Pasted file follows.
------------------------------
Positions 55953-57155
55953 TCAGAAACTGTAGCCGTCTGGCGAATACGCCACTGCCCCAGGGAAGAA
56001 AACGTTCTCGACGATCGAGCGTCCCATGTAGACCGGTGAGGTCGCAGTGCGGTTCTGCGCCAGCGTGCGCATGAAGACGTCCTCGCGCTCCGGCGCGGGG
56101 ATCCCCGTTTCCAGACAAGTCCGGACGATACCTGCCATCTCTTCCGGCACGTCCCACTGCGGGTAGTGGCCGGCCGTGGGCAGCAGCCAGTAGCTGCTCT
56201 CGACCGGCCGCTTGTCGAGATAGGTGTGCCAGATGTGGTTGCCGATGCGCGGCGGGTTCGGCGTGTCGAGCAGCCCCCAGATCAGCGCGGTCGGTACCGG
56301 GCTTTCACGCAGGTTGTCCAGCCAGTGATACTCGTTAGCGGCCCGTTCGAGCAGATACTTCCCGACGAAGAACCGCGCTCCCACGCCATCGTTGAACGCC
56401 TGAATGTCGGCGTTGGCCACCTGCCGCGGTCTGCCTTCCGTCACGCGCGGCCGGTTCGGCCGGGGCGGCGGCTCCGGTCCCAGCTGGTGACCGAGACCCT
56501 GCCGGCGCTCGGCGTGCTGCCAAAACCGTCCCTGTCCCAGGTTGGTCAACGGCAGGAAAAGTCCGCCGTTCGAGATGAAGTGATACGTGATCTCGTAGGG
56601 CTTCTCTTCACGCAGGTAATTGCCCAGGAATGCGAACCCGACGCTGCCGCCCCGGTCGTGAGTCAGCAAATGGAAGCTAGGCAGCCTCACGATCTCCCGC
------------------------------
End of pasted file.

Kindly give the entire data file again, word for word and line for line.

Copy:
Positions 55953-57155
55953 TCAGAAACTGTAGCCGTCTGGCGAATACGCCACTGCCCCAGGGAAGAA
56001 AACGTTCTCGACGATCGAGCGTCCCATGTAGACCGGTGAGGTCGCAGTGCGGTTCTGCGCCAGCGTGCGCATGAAGACGTCCTCGCGCTCCGGCGCGGGG
56101 ATCCCCGTTTCCAGACAAGTCCGGACGATACCTGCCATCTCTTCCGGCACGTCCCACTGCGGGTAGTGGCCGGCCGTGGGCAGCAGCCAGTAGCTGCTCT
56201 CGACCGGCCGCTTGTCGAGATAGGTGTGCCAGATGTGGTTGCCGATGCGCGGCGGGTTCGGCGTGTCGAGCAGCCCCCAGATCAGCGCGGTCGGTACCGG
56301 GCTTTCACGCAGGTTGTCCAGCCAGTGATACTCGTTAGCGGCCCGTTCGAGCAGATACTTCCCGACGAAGAACCGCGCTCCCACGCCATCGTTGAACGCC
56401 TGAATGTCGGCGTTGGCCACCTGCCGCGGTCTGCCTTCCGTCACGCGCGGCCGGTTCGGCCGGGGCGGCGGCTCCGGTCCCAGCTGGTGACCGAGACCCT
56501 GCCGGCGCTCGGCGTGCTGCCAAAACCGTCCCTGTCCCAGGTTGGTCAACGGCAGGAAAAGTCCGCCGTTCGAGATGAAGTGATACGTGATCTCGTAGGG
56601 CTTCTCTTCACGCAGGTAATTGCCCAGGAATGCGAACCCGACGCTGCCGCCCCGGTCGTGAGTCAGCAAATGGAAGCTAGGCAGCCTCACGATCTCCCGC